Happy holidays from Calbuzz.

Chair Ann Ravel Explains Why the FEC is Broken

Monday, December 21st, 2015

ann ravelWe asked our old friend Ann Ravel — former Santa Clara County Counsel, former chair of California’s Fair Political Practices Commission, now chair of the Federal Election Commission — to explain why the FEC is so disfunctional, hoping she would call out the Republican commissioners for their partisan obstructionism. Here, in a Calbuzz exclusive, Ravel spells out the issues but is too diplomatic to slash and burn.

By Ann Ravel
Special to Calbuzz

I am the Chair of the Federal Election Commission for a few more weeks, before the yearly title rotates to another commissioner in January, as required by law.  My year as Chair has taught me even more clearly just how dysfunctional the Commission is, and how our dysfunction is harming the democratic process in this country.

It is the FEC’s responsibility to ensure the integrity and fairness of elections by issuing regulations to clarify campaign finance laws, by providing advice about how to comply with those laws, and by enforcing the laws when they are violated.  To maintain public trust in our representative democracy, the Commission must perform these vital functions.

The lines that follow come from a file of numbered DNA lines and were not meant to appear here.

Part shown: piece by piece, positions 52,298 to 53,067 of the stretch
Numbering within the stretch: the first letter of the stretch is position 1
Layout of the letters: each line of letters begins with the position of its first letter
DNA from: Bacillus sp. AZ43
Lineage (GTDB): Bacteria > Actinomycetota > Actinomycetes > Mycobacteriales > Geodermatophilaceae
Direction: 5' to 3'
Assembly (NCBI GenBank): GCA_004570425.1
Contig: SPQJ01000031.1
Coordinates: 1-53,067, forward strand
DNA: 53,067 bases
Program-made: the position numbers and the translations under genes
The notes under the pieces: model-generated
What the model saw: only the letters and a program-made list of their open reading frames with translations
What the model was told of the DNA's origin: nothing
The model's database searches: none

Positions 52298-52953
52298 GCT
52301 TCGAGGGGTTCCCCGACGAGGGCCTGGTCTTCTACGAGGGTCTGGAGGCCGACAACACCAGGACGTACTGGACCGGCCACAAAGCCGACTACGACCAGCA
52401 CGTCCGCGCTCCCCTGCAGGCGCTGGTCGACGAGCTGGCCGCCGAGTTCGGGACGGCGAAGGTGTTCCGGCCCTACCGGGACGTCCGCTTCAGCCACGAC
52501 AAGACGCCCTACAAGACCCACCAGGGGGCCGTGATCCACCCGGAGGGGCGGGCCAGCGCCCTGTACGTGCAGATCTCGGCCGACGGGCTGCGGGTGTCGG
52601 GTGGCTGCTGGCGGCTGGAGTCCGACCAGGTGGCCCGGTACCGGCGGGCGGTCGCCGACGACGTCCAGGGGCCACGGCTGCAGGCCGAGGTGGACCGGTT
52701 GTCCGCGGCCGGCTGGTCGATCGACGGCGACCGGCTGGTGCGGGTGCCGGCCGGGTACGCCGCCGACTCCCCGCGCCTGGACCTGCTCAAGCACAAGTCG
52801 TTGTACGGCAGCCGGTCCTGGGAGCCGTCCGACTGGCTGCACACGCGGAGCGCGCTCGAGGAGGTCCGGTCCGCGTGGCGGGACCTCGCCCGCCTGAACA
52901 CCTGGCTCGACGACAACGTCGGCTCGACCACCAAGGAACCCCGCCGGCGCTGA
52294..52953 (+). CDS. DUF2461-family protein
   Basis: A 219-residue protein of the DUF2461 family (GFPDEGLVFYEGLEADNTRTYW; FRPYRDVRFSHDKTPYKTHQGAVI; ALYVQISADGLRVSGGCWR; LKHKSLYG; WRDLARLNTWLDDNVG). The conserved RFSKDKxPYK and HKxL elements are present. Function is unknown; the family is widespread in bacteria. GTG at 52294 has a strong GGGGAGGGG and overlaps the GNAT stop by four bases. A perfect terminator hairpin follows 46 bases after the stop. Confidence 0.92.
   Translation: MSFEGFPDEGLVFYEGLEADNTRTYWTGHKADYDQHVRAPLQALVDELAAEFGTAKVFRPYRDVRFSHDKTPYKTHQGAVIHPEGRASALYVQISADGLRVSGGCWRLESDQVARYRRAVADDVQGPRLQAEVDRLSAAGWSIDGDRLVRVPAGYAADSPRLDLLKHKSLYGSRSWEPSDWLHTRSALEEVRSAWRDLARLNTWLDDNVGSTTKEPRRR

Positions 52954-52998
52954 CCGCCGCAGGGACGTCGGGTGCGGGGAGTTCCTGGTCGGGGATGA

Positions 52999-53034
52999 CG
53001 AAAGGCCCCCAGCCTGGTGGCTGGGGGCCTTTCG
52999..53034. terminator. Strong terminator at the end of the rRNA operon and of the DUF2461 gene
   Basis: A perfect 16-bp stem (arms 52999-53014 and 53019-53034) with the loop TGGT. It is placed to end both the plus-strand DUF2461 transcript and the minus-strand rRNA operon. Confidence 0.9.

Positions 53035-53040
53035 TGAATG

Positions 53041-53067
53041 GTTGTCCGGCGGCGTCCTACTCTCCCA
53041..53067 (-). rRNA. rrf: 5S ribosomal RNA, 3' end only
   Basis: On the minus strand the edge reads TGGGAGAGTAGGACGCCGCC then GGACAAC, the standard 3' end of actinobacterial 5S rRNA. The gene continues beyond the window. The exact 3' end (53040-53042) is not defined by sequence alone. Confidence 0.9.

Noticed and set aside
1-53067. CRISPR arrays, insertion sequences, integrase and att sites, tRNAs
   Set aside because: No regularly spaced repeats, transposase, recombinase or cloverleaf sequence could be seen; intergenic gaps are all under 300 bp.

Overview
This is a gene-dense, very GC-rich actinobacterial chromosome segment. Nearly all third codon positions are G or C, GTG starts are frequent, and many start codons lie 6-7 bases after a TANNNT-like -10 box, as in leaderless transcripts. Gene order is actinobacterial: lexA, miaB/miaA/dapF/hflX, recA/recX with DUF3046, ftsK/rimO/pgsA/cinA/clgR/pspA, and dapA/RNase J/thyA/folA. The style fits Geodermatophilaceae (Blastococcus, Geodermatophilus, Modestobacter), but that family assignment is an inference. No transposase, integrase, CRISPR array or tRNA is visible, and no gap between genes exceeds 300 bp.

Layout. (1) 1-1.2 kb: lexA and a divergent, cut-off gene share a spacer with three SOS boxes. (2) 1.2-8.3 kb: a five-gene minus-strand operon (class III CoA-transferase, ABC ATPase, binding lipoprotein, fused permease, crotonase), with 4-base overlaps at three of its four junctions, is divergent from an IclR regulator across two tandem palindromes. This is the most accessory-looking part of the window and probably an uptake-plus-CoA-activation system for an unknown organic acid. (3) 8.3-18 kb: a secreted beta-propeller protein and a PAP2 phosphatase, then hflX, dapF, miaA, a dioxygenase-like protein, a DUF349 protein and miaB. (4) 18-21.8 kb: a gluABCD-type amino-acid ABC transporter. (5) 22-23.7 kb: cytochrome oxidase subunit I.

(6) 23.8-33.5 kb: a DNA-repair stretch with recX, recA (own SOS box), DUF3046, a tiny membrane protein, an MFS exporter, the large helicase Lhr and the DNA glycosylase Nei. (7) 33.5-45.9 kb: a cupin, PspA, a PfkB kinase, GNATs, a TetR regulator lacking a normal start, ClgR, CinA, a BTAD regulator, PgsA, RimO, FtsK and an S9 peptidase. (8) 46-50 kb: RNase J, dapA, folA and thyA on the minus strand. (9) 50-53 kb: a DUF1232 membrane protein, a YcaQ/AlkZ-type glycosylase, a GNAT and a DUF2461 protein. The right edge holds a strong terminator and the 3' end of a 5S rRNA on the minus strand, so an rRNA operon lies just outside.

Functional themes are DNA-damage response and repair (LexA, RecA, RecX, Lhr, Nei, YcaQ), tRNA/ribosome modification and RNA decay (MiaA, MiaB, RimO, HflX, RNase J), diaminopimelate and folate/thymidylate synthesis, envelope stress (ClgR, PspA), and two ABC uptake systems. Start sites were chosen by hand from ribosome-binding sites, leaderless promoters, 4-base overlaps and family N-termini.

But the Commission, which consists of 6 members, no more than 3 of which may be affiliated with one political party, has been unable to do any of these things when it comes to the significant election spending issues facing this country today.

Some of my colleagues seek to excuse this failure by arguing that the Commission was intended to deadlock 3-3; a majority vote of 4 is required to take any significant action.  In effect they claim that the Commission they are charged with leading was in fact intended to never do anything.  This is absurd.